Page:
The Secretary of State to the Chargé in Great Britain ( Wheeler )
Sir: The Department encloses for your information copies of communications which have passed between the American Consulate at Jerusalem and the British Legal Secretary for Palestine, and copies of correspondence between the Department and the American Consulate at Jerusalem, relating to the jurisdiction in civil and criminal [Page 223] cases which the American Consular Courts in Palestine exercise by virtue of the capitulations.
You will note that an agreement was reached between the British Legal Secretary and the American Consulate to the effect that in cases in which American citizens as defendants are opposed by persons not of Palestinian or Ottoman nationality, these cases come within the exclusive competence of the American Consular Court; that in civil cases in which the defendant is generally known to be an American citizen or is in possession of documents constituting prima facie evidence of American citizenship, service of summons should be through the Consul; that when a defendant in a civil case in a local court alleges American citizenship and has not in advance of all procedure given a written submission to the jurisdiction of the court, a representative of the American Consulate should be present at all proceedings; that the execution of the judgment of a Palestinian court against an American citizen should in no case be effected without the assistance of the American Consulate; that the defendants who are generally known to be American citizens or are in possession of documents constituting prima facie evidence of American citizenship, should not be summoned to appear before local courts in criminal cases and, except in cases of urgent necessity, they should not be arrested except at the request or with the assistance of the Consulate; that since local courts are entirely without jurisdiction over American citizens in criminal cases, the omission of an American defendant to plead his citizenship as a ground for exemption from the jurisdiction of a local court in a criminal case does not deprive him of any right.
This agreement was confirmed to the Department by a despatch from the American Consulate at Jerusalem, dated March 3, 1923, in which it was stated that,
“The Chief Secretary of the Palestine Government has agreed to the modifications, … (as outlined above) and has issued instructions to the Palestinian Courts that they be put into effect.”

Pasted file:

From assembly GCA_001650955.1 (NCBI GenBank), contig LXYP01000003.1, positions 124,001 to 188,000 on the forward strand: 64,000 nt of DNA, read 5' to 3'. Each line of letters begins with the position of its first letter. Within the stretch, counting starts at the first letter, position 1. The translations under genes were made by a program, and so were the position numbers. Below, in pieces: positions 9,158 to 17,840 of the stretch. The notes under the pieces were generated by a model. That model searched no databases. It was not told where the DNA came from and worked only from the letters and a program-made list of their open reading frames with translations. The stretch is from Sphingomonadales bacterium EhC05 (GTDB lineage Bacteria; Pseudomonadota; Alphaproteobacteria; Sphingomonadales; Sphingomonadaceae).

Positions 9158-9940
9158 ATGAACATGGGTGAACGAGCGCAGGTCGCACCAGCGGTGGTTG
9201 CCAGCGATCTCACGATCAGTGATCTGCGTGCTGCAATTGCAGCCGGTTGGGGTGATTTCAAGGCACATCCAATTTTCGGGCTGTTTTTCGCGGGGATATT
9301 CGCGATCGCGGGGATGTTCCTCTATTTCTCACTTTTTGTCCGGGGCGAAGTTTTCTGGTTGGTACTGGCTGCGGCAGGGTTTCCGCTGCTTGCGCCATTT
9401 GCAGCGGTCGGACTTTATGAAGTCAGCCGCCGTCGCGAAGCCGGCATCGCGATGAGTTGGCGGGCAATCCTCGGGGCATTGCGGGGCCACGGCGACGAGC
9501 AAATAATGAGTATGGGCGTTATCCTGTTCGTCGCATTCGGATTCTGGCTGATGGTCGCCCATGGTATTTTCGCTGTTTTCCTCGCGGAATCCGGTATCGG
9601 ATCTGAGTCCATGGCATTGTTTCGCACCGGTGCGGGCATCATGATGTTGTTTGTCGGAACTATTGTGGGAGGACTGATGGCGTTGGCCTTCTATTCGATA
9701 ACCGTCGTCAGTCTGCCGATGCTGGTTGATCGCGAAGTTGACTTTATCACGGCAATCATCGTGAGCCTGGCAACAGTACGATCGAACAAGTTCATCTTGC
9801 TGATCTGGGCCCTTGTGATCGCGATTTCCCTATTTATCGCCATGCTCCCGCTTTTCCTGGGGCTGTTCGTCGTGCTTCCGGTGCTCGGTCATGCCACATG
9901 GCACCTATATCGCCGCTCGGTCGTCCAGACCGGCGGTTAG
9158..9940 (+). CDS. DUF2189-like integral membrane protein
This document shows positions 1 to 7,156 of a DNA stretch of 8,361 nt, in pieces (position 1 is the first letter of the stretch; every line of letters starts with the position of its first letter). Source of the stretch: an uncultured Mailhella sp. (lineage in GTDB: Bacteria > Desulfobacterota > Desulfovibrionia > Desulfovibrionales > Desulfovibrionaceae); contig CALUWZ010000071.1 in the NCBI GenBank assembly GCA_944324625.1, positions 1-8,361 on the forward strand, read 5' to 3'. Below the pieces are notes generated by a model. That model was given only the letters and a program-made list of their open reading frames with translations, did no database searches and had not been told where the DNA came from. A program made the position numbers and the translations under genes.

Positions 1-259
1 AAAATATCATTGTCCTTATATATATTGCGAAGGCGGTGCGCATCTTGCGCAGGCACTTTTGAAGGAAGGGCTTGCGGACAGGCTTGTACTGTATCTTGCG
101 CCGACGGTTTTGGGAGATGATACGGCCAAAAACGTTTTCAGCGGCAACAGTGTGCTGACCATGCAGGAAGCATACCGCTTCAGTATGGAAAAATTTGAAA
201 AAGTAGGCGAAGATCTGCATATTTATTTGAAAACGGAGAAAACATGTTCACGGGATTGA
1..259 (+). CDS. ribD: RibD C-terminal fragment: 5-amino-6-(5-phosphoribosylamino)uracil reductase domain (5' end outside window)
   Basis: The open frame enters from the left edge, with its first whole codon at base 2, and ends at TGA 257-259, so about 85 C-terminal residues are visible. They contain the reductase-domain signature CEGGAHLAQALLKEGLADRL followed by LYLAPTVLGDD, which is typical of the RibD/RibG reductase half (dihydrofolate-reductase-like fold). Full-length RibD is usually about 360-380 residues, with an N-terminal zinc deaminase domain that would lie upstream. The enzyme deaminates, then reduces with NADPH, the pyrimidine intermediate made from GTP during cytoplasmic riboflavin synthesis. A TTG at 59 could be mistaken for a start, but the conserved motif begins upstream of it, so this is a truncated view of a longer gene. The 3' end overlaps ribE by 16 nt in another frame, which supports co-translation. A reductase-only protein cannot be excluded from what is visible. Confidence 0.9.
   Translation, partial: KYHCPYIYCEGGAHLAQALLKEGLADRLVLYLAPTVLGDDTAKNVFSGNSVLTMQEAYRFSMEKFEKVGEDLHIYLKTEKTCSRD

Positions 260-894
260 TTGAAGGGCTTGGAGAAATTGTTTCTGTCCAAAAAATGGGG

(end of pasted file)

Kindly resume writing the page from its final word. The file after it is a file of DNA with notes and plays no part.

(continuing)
You will further note, however, that in a cable to the Department dated July 20, 1923, the American Consulate at Jerusalem informed the Department that the British Chief Justice of Palestine and the British Attorney General do not consider themselves bound by the instructions of the Chief British Secretary on the ground that the Palestine Order in Council, 1922, conflicts with the agreement.
The Order in Council above referred to provides in Sections 58 and 59 that:
“… The Civil Courts shall exercise jurisdiction over foreigners, subject to the following provisions:[Page 224]
“59. For the purpose of this part of the Order the expression ‘foreigner’ means any person who is a national or subject of a European or American State or of Japan, but shall not include:
- “(i) Native inhabitants of a territory protected by or administered under a mandate granted to a European State.
- “(ii) Ottoman subjects.
- “(iii) Persons who have lost Ottoman nationality and have not acquired any other nationality.”
It is stated in the cable referred to that whereas Article 87 of the Order in Council authorizes the High Commissioner to amend the Order it appears, for political reasons, inexpedient to the local Government to do so.
As the capitulatory rights enjoyed by Americans in Palestine remain intact in the absence of an agreement concerning the formal recognition by the United States of the British Mandate over Palestine, you are instructed to address an appropriate communication to the Foreign Office embodying the information and considerations outlined in this instruction and stating that this Government trusts that appropriate instructions will be sent to the Palestine authorities in order that any case now pending in the Palestine Courts involving American citizens may be treated in conformity with the agreement arrived at between the British Legal Secretary for Palestine and the American Consulate at Jerusalem.
You may add that in view of the recent conclusion of a Treaty of Peace between the Allied Powers and Turkey, this Government is quite prepared to take up for early consideration, in case the British Government deems the moment opportune, the correspondence with regard to the recognition by Treaty of the British mandate in Palestine. In this connection you are referred to the Department’s instruction to you, No. 792 of January 31, 1923,5 and to previous correspondence on the same subject.
I am [etc.]
- Not printed; this instruction transmitted copy of memorandum of Jan. 20, 1923, to the British Embassy, printed in Foreign Relations, 1922, vol. ii, p. 310.↩